G7 democracies lay down the global rules against


With Anthony Albanese invited to attend the summit – and thus able to hastily convene a meeting of the Quadrilateral Security Dialogue with the America’s Joe Biden, Japan’s Fumio Kishida, and India’s Narrenda Modi on the sidelines on Saturday night – the G7 also reiterated its commitment to working with South-East Asian and Pacific island nations to back up the Quad’s efforts to counter Beijing’s influence and maintain peace and stability in the Indo-Pacific region.

Third, the G7 has made clear how central Australia is to global democracies rising to meet the authoritarian challenge by strongly condemning China’s economic coercion, such as the trade sanctions that continue to target some Australian exports.

The G7’s commitment to increasing “economic resilience and economic security” seeks to diversify and secure critical supply chains with reliable partners, and protect against malicious practices such as China’s industrial espionage and digital data theft, including through export controls on critical and emerging military technologies.

Importantly, however, the G7’s talk of “de-risking, not de-coupling” from China suggests a proportionate step back from globalisation in a different security context – not a full-blown retreat to protectionism, which would only harm global prosperity.

The G7 is signalling the democratic world’s openness to China’s continued peaceful participation in the global economy, subject to China abiding by the World Trade Organisation’s rule book for a free, fair and transparent global trading system, which the G7 says is “more important than ever in the current geopolitical environment”.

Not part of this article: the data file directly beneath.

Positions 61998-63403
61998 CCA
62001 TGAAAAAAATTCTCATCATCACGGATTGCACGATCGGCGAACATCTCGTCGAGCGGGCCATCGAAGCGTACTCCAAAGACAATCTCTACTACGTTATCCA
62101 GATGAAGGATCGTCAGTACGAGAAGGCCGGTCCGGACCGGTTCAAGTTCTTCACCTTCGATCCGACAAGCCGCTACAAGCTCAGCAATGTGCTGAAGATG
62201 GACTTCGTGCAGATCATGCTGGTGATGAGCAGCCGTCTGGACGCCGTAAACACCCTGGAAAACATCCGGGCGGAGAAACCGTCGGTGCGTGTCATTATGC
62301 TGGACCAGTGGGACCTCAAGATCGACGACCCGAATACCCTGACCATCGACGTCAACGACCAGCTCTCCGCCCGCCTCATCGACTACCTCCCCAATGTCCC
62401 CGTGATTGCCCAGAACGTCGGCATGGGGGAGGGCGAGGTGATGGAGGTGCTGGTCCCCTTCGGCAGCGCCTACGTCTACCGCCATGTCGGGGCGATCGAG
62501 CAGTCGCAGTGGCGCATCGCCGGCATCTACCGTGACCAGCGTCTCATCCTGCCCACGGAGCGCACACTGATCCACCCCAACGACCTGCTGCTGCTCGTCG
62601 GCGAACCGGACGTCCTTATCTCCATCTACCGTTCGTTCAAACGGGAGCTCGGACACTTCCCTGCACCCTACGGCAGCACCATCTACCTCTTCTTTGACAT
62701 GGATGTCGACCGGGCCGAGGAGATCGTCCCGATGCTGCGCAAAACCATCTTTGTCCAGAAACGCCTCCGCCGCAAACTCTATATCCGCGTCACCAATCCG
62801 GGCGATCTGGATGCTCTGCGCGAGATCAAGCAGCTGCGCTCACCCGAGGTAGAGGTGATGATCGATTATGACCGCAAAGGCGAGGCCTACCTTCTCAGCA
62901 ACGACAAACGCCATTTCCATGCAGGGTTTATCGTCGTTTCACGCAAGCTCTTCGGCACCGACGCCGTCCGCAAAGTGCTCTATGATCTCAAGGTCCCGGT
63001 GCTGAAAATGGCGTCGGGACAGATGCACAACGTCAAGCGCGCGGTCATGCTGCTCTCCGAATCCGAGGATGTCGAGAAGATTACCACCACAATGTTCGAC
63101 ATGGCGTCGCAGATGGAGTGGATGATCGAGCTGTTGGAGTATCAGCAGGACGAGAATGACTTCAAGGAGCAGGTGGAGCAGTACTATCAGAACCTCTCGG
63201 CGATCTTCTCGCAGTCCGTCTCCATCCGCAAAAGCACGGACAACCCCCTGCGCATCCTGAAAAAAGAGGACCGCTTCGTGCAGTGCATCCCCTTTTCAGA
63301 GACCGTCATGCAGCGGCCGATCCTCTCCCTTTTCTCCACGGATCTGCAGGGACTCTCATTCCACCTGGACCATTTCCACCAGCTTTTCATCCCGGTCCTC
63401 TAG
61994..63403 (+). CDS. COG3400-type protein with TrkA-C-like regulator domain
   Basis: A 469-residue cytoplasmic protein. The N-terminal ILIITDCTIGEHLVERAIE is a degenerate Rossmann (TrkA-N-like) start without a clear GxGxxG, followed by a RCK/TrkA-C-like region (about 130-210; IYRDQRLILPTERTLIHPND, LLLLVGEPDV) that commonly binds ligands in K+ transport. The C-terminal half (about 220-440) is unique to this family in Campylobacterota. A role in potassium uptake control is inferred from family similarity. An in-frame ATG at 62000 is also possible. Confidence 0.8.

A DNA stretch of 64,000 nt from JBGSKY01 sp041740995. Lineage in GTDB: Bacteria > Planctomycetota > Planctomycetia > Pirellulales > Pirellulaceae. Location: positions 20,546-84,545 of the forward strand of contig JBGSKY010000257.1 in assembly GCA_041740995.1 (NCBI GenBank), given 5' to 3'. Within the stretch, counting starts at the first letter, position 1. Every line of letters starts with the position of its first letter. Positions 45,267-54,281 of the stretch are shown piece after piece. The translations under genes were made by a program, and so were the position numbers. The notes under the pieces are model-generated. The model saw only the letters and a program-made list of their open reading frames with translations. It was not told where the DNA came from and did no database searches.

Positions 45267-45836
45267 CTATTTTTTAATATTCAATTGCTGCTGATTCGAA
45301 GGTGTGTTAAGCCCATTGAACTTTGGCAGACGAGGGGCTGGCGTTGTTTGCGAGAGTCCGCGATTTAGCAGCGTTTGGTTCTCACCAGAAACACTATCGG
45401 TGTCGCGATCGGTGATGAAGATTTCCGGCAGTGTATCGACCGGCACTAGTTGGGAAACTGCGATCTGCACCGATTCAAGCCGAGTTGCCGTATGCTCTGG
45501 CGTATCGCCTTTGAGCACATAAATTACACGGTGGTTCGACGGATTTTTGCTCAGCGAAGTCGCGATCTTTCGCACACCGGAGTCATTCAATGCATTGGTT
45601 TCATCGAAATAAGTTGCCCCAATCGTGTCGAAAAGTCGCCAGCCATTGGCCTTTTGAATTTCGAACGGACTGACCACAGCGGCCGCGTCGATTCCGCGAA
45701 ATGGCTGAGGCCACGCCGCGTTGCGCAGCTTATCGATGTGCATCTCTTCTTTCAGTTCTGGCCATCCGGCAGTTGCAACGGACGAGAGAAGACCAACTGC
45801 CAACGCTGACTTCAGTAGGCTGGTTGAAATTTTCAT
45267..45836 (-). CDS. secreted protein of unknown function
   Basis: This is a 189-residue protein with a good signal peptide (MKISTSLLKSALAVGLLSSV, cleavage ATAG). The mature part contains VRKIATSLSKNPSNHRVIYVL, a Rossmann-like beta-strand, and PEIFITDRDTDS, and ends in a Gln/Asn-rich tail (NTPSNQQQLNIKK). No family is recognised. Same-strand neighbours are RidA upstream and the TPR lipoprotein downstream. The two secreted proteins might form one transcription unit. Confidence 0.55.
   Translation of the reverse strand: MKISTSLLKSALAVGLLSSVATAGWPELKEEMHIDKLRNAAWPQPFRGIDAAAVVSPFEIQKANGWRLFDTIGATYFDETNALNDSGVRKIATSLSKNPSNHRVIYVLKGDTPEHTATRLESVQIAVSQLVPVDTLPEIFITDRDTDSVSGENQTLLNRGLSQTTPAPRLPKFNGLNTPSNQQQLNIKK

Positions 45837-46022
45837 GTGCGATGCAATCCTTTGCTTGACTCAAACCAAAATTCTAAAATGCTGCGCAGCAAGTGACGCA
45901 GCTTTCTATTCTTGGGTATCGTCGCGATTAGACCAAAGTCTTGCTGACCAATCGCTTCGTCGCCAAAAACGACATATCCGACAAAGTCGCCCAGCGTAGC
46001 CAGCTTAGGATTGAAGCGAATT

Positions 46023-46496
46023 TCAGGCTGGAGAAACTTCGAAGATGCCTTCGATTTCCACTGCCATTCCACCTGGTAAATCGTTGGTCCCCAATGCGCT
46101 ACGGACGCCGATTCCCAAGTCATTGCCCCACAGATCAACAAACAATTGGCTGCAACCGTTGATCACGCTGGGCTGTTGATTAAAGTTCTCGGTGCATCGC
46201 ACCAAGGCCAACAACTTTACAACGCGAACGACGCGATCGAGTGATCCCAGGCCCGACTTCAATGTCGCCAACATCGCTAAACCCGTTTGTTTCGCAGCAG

The G7’s position is consistent with Australia’s overarching foreign policy goal of helping manage the relationship with our major trade partner behind the global rules. However, a year on from the Albanese government’s welcome resumption of ministerial dialogue with China, the talking is yet to produce much by way of a trade penalty-lifting result.

Last Thursday’s surprise ending of China’s ban on Australian timber was a geopolitical trolling of the US, following President Biden’s cancellation of his Sydney Quad visit. After Trade Minister Don Farrell came back empty-handed from this month’s visit to Beijing, the prime minister now plans to travel to China later this year to further help stabilise the relationship.

Former Coalition trade minister Senator Simon Birmingham says the government must not make any concessions – such as supporting China’s application to join the Trans-Pacific – in return for the lifting of the sanctions that break the trade global rules, and that Mr Albanese should instead demand clarity around their unconditional lifting before entertaining a formal visit.

That call appears to make strategic sense against the global backdrop of the G7’s condemnation of economic coercion. While maintaining dialogue and engagement, Australia needs to continue to resist economic coercion and avoid any impression of having surrendered to China’s trade punishment.

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